Tuesday, 6 October 2009

have a heart

would you check out those beards? like kings of leon, before the bandwagon.

smokey angle shades, je vous aime!

Monday, 5 October 2009

I almost wish we were butterflies and lived but three summer days

I would love to be a director of photography. At the age of fifteen whilst watching Sofia Coppola's film adaption of Jeffrey Eugenides' The Virgin Suicides, I was so encapsulated by one particular shot of the Lisbon house; the light was captured so magnificently and since that point I have always sort of thought of it as a dream job, it is something I could really see myself being inspired by. Greig Fraser, director of photography on Bright Star seems to have done an amazing job, above are some of the shots he took throughout filming. Kudos Greig! (I'm sure my approval means a great deal) Quite paradoxically, in addition to war photography for which I expressed my ardour in an earlier post, I too adore and have been moved by photos of idyllic topography and so I love these shots by Greig even more on those grounds. We are now in the midst of autumn, undoubtedly my favourite season and also the best time for capturing some really good topographical photos. (Note to self, buy a decent camera!)
Ps. I should probably say at this point that I named my blog Bright Star after the Keats sonnet and not the film based on the relationship between Keats and Fanny Brawne. However, you can imagine my excitement at a film about Keats, starring Ben Whishaw who is without a doubt, my favourite actor. Infact, I think my first post may have been about Mr Whishaw himself. Anyway, enjoy the pictures and the film! Due for release November 11th I do believe. You can see le trailer at http://www.apple.com/trailers/independent/brightstar/

Love Charlotte

still saving!

ooh la la, laub.


I must admit, I'm not an Agyness Deyn devotee at the best of times but her new hair has me even less enthused. Standing next to Alexa Chung with that hair. Really?

Liebe Kruger!

The September issue of interview is seemingly even more savvy than per. Natalie Portman graces the cover in all of her quirky magnificence. I must admit that I have been quite the Portman admirer since 2005, the year in which she shaved off her hair for her role in V for Vendetta (I admire a woman who can carry off bald!) and so naturally, I was thrilled. In my excitement however, I didn't notice that there was also a Diane Kruger editorial so when I opened the magazine at home in anticipation of learning a few life lessons from Ms. Portman, I shrieked a little upon noticing that Kruger was too gracing the pages of Interview. Similarly, I have always admired Kruger's indubitable, comely beauty and the fact that she always appears so refined and classy. She comments to Blanks that she definitely wants to appear as someone who "has a certain class" and she more than succeeds in her endeavour. What shocked me was how bolshy she appeared. Her demure beauty is deceptive and her intolerance throughout the piece with Blanks' supposition that simply put, beautiful actresses must "play against their outer aspect" in order to be successful actresses, made for intriguing and intellingent repartee. Even the most zealous of feminists may have relished Kruger's comments. She has certainly defied one New York Times critic who remarked that Kruger was "too beautiful to play a role of any substance." In her latest project, Tarantino's Inglourious Basterds her character Bridget Von Hammersmark is portrayed with intelligence and intrigue whilst Kruger's "outer aspect" is undeterred, naturally.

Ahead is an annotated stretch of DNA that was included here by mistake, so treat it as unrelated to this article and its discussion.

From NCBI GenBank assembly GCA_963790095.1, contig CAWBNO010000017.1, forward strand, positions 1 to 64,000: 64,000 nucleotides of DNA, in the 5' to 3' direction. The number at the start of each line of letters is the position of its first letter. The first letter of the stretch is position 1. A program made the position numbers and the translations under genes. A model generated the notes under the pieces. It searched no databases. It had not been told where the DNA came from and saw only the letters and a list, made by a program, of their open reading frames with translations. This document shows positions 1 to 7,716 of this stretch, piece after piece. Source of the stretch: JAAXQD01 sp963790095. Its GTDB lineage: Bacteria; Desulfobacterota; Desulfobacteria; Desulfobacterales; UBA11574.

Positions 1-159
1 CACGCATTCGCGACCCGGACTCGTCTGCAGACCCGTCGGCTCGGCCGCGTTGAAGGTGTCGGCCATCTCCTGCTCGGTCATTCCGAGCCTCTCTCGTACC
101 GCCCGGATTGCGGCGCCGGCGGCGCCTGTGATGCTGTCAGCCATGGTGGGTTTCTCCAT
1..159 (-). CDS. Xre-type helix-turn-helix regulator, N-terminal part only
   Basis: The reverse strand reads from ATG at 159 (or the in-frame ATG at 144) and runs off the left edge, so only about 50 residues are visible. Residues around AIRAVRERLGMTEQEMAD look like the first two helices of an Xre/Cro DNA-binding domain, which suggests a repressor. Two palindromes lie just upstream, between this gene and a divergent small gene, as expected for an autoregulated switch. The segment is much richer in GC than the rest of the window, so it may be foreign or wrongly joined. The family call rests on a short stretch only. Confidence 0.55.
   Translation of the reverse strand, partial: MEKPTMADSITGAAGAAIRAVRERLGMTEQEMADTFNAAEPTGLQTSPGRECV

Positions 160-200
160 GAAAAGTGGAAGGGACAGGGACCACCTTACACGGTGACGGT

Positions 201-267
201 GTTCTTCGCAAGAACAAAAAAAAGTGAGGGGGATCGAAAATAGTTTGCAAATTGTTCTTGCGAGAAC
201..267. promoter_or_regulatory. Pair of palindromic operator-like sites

Here lies one whose name was writ in water

Bright star, would I were stedfast as thou art-
Not in lone splendour hung aloft the night
And watching, with eternal lids apart,
Like nature's patient, sleepless Eremite,
The moving waters at their priestlike task
Of pure ablution round earth's human shores,
Or gazing on the new soft fallen mask
No-yet still stedfast, still unchangeable,
Pillow'd upon my fair love's ripening breast,
To feel for ever its soft fall and swell,
Awake for ever in a sweet unrest,
Still, still to hear her tender taken breath,
And so live ever-or else swoon to death